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Wound Care for Different Skin Tones

  • 1Step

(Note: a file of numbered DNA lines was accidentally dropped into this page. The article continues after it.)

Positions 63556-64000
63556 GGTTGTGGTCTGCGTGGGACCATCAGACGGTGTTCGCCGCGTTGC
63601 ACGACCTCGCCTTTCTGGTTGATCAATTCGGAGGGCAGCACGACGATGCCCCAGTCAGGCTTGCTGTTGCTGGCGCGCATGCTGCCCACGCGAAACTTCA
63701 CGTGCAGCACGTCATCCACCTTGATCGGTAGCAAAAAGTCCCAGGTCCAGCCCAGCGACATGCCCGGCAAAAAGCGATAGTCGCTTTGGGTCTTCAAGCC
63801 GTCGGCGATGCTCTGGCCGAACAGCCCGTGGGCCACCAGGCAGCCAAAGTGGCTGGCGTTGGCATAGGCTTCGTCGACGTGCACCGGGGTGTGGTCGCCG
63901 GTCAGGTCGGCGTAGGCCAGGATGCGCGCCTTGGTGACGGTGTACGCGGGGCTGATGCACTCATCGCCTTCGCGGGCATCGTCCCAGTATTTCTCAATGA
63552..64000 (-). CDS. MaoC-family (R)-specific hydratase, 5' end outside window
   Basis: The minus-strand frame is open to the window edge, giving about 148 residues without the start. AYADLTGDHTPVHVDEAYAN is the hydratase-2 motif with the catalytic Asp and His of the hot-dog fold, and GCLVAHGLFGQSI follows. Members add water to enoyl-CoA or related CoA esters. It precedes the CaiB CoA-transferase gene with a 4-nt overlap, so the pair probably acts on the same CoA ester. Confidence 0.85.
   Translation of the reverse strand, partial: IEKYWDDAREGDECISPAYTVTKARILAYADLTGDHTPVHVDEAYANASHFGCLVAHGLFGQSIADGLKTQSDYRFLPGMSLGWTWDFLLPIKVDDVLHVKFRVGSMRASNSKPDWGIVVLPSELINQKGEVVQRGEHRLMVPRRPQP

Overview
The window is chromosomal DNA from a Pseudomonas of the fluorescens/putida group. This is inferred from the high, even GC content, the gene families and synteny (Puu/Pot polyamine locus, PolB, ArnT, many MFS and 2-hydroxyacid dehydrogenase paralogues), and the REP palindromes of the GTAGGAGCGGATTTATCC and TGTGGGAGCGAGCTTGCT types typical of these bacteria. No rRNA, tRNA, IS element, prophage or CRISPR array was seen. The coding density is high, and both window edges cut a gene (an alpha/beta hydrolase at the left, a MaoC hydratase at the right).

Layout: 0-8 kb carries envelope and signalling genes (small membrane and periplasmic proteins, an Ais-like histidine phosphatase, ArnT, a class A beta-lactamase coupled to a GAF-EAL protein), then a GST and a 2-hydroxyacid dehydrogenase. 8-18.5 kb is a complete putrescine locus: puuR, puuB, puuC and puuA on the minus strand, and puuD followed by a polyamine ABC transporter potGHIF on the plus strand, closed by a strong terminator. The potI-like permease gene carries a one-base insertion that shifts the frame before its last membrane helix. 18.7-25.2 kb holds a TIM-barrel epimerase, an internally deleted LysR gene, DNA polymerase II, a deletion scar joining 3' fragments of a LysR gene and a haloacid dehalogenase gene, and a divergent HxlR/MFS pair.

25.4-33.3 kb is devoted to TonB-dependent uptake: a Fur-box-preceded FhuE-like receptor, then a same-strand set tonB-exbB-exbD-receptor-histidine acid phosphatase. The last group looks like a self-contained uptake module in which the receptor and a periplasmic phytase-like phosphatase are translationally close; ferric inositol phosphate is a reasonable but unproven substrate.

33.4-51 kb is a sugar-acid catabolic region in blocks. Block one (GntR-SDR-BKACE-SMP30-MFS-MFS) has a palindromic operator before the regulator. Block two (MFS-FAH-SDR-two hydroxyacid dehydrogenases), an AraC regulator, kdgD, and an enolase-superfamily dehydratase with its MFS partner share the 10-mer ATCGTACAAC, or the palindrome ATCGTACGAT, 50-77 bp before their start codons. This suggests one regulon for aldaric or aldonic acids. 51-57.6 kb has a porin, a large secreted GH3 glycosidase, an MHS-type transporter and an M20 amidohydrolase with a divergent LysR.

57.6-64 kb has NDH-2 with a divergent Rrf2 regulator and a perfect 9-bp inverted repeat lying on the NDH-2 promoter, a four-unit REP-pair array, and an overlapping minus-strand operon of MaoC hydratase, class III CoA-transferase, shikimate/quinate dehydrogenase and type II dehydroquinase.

Approximately 80% of the world’s population has darkly pigmented skin. Differences in the presentation of skin conditions have been noted in darkly pigmented skin; however, educational materials noting these differences are often brief and insufficient. The role of physical therapists in the accurate assessment of the integumentary system throughout the spectrum of skin tones is imperative to equitably address the needs of all patients. After searching for articles supporting the topic, it was found that little research has been done to assess patients with dark skin. Searches on CINAHL and Medline turned up 11 and 39 results respectively, using the terms “dark skin” and “assessment.” Of these articles, published within the last 10 years, none were systematic reviews. PTs have a clinical obligation to recognize key differences in darkly pigmented integument or risk missing key diagnoses. Educational materials that document erythema, pallor, cyanosis, blanching, subepidermal moisture, cardinal signs of inflammation, and changes upon aging in persons with darker pigmented skin are vital to prepare PTs for skin variations observed in the clinic. Clinical exposure to patients with darker pigmented skin furthers the clinicians' assessment and develops a framework in which the clinician can identify dermatological disparities between ethnic/minority groups.

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